Poles mark a century of independence on Sunday in a deeply polarised country, isolated within the European Union, as a march organised by far-right groups in the capital Warsaw risks casting a shadow over celebrations.
Underscoring Poland’s growing isolation in the bloc since the rightwing Law and Justice (PiS) party took office in 2015, no senior foreign delegations are expected to visit on Sunday.
Although the centenary ceremonies coincide with ones in Paris set to draw 60 world leaders for commemorations marking the end of World War I a century ago, analysts believe this is not the primary reason behind the snubs.
“The absence of foreign delegations is the result of the PiS’s behaviour in Europe. Nobody wants to come here anymore,” Stanislaw Mocek, a Warsaw-based political analyst, told AFP.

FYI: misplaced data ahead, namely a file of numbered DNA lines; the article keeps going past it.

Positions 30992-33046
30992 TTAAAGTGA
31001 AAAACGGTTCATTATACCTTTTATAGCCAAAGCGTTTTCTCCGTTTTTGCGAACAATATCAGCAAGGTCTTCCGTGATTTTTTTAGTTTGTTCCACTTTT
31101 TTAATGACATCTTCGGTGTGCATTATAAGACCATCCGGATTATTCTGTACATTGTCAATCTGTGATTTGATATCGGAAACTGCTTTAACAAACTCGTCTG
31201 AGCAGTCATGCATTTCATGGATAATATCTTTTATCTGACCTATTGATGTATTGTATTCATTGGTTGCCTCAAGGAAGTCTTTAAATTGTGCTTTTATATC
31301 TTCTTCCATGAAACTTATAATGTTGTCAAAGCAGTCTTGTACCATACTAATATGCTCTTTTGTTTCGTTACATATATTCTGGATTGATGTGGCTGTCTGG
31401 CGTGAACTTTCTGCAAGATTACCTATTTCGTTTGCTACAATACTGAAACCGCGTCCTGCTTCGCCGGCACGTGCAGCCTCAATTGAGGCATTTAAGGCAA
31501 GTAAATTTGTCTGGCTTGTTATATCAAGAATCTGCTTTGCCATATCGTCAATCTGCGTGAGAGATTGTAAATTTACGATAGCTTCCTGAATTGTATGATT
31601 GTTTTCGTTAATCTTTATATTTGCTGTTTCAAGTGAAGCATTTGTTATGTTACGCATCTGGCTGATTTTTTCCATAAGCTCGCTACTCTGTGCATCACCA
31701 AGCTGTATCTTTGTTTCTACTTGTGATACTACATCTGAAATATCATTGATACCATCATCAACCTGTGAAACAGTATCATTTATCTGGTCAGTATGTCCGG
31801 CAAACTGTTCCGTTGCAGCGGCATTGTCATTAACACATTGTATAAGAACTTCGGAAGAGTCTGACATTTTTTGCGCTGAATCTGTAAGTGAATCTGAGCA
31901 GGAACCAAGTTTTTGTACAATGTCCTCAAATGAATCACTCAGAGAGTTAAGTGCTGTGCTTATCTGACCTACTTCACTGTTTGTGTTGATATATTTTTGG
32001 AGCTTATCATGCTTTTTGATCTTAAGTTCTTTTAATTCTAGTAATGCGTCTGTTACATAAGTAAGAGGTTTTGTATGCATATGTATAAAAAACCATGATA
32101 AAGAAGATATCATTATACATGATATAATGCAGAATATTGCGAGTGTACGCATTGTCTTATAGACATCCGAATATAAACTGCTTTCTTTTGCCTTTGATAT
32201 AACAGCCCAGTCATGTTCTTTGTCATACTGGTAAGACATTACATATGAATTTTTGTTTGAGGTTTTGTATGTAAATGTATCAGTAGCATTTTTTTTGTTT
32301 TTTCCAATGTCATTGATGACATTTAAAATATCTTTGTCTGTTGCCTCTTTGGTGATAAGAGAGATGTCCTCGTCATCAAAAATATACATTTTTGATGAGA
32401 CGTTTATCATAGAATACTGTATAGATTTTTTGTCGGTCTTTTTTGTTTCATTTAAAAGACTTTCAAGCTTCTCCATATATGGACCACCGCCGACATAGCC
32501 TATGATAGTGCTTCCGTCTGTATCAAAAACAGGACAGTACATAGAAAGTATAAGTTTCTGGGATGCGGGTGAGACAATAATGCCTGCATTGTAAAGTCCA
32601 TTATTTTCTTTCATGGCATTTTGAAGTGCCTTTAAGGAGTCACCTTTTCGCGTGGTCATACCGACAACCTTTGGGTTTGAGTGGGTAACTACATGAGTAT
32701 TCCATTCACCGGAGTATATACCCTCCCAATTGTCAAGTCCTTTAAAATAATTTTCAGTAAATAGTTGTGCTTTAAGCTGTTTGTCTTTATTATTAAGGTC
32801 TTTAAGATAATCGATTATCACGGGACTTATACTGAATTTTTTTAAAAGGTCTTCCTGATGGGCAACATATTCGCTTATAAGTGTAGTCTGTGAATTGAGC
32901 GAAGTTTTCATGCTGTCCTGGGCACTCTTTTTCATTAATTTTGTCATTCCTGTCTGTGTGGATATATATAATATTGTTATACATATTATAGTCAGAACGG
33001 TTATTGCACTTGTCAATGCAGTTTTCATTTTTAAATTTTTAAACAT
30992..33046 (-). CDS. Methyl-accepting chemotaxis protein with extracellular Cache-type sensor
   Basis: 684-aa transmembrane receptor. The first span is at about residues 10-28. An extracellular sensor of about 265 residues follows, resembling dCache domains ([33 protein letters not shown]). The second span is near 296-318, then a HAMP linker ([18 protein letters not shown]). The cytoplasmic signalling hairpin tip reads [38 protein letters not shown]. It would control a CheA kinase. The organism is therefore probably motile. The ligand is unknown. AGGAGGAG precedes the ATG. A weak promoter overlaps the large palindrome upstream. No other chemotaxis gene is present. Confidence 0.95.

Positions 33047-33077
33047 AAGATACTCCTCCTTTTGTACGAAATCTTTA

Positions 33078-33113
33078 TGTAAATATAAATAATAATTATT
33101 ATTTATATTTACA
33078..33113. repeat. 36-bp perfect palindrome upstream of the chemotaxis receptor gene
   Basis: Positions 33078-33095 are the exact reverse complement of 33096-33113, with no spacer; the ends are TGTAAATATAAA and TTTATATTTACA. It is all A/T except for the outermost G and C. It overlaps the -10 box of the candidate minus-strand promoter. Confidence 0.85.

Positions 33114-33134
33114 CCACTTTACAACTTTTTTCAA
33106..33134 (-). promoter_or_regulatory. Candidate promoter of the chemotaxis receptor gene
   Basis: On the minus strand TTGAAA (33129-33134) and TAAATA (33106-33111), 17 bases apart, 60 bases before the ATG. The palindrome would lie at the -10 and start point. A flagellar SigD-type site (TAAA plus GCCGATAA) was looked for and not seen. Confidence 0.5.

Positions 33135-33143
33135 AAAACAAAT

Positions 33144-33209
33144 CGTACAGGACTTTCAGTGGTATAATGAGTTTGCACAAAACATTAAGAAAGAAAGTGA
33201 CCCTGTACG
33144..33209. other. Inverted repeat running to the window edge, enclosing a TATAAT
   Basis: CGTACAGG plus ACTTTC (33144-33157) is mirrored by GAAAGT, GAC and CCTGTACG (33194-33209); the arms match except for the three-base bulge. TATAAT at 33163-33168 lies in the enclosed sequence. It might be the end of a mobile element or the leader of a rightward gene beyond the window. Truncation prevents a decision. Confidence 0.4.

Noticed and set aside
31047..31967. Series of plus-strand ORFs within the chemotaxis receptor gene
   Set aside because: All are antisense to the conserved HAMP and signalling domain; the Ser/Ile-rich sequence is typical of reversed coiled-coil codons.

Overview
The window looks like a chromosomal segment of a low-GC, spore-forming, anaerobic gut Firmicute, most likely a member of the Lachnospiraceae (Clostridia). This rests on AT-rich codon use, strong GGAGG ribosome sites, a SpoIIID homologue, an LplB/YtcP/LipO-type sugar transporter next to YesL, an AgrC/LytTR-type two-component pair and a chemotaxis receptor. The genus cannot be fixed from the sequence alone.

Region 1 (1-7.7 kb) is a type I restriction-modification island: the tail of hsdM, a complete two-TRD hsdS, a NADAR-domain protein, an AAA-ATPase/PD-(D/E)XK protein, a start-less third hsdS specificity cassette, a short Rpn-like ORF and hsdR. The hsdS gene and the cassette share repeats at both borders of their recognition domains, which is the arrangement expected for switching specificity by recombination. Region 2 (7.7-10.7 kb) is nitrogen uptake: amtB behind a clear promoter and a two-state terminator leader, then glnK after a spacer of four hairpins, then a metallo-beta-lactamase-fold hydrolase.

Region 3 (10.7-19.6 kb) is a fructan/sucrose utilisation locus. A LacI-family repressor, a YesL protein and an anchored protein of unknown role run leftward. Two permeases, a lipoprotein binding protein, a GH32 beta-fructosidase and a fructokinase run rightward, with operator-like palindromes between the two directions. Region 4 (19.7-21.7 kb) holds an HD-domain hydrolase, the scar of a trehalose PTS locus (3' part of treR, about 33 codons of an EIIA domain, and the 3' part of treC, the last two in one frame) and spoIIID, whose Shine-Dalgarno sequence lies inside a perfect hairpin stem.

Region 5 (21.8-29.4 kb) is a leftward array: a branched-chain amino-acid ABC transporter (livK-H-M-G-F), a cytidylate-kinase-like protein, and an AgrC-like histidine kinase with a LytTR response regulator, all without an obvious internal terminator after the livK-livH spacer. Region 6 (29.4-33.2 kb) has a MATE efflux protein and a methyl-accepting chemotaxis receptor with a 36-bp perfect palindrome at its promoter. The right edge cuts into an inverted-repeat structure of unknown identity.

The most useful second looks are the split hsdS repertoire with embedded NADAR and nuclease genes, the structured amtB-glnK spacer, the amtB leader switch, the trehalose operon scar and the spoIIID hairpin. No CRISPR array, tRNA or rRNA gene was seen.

EU President Donald Tusk, a former Polish prime minister, is the exception.
He declined an invitation to the ceremonies in France to be in Warsaw amid speculation that he may run for Poland’s presidency in 2020.
“I don’t want there to be an impression that Poland is completely alone,” said Tusk, a liberal whom powerful PiS party chief Jaroslaw Kaczynski sees as his arch-rival.
Widely regarded as Poland’s de facto powerbroker, Kaczynski has played a key role behind the scenes in shaping both domestic and foreign policy since the PiS took office.
The PiS government, meanwhile, has put Poland on a collision course with the EU by introducing a string of controversial judicial reforms that Brussels has warned pose a threat to judicial independence, the rule of law and ultimately to democracy.
Tusk on Monday also warned that PiS policies posed “the deadly serious risk” of a “Polexit”, which would see Poland crash out of the EU despite the bloc’s popularity among Poles and Kaczynski’s many assurances that his party has no such designs.